For the first time in 21 years...

Aaron Gerow aaron.gerow at
Thu Feb 1 09:01:00 EST 2007

As was reported, Japanese films topped foreign films for the first time 
in 21 years. Here are some of the specifics, based on the statistics 
released by Eiren (, reporting by the Asahi, and my own 

Attendance increased 2.4% to 164 million while the box office increased 
2.2% to a total of 202.5 billion yen. Japanese films took up 107.7 
billion of that, or 53.2%. In comparison, the box office for foreign 
films plummeted by 18.5% compared to 2005. The total number of films 
released was 821, an increase from 731 in 2005. Japanese films totaled 
417 of that, which according to the Asahi, is the highest total in 33 
years. The number of screens increased to 3062 from 2926.

There were no Japanese megahits last year, but 6 films grossed over 5 
billion yen, and 28 topped 1 billion. According to the Asahi, both are 

A close look at the numbers, however, shows that not everything is 
rosy. First, the total box office was still less than that it was in 
2003 and 2004, so the market is not exhibiting any expansion trend even 
though the number of films and screens is increasing (some are charging 
that we are now seeing overproduction of films). A film on average in 
2003 made 327 million yen, but in 2006 it was down to 247 million. 
Japanese films were a bit better off: a Japanese film made on average 
234 million in 2003 and 258 million in 2006 (but only after declining 
to 230 million in 2005). Yet one could argue, with the hit films being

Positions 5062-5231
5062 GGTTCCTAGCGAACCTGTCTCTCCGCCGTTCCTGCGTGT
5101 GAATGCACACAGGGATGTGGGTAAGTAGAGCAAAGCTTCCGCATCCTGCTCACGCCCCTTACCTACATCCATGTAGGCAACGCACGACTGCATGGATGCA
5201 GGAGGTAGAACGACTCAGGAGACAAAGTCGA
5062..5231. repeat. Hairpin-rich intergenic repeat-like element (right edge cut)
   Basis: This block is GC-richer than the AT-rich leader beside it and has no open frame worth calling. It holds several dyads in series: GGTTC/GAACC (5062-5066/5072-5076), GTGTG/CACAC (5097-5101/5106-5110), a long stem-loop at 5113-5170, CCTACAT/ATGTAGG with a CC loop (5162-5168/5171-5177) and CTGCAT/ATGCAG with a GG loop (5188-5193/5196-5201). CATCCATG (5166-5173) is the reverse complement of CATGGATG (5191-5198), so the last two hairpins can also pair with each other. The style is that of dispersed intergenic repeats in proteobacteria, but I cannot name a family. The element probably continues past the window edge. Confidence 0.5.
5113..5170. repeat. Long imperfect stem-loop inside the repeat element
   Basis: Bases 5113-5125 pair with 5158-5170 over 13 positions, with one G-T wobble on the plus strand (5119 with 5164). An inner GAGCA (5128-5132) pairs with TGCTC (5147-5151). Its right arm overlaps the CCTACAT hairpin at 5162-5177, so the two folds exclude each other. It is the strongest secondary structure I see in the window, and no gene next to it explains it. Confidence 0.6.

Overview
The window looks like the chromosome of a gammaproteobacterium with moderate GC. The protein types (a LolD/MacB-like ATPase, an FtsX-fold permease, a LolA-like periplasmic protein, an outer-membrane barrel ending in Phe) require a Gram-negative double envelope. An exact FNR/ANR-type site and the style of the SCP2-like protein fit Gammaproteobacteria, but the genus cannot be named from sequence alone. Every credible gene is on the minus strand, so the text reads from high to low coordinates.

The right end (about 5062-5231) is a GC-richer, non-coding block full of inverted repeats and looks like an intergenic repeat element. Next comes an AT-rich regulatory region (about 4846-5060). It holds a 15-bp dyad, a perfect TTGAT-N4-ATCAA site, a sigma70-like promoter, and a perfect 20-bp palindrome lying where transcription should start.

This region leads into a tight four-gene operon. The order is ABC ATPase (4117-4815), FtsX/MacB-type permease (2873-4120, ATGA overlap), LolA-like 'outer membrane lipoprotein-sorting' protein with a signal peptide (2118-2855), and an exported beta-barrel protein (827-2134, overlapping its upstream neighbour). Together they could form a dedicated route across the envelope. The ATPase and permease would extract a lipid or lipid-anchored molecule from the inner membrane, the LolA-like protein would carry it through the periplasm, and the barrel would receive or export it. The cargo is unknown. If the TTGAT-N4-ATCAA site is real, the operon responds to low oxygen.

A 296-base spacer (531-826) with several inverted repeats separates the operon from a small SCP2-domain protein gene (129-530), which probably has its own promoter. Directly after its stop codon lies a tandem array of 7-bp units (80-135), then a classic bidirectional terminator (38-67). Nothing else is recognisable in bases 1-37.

concentrated in a few studios, that there is a class system developing 
in Japanese cinema where the rich films are getting richer and the poor 
films are getting poorer. (This ironically might resemble Japanese 
society today, where the economy is getting better, but the average 
person is seeing few of the benefits as class differences are becoming 
more pronounced.) The Asahi noted that Toho posted a record for its box 
office results, topping 58.7 billion yen. Toho thus captured about 55% 
of the hoga market (and 29% of the total). It had 8 of the top ten 
Japanese BO films, and 15 of the 27 films it released topped 1 billion. 
Toho's share of the Japanese film market went down a bit from last 
year, but its share of the total actually rose (from 27%), so its 
dominance is still overwhelming.

Theaters were also not necessarily doing well, as the average BO per 
screen has also gone down (though one could argue that multiplexes, 
which now account for 73% of all screens, are better able to handle 
that than single screen theaters, although within limits).

One other significant development is the appearance of Warner Brothers 
on the chart of Japanese film distributors, sporting major hits with 
the two Death Note films and Brave Heart. Can Hollywood be making up 
for its losses in the Japanese market by invading the market for 
Japanese films? We shall see. It may mean that the share for the 
average Japanese company will only get smaller.

Aaron Gerow
KineJapan owner

Assistant Professor
Film Studies Program/East Asian Languages and Literatures
Yale University

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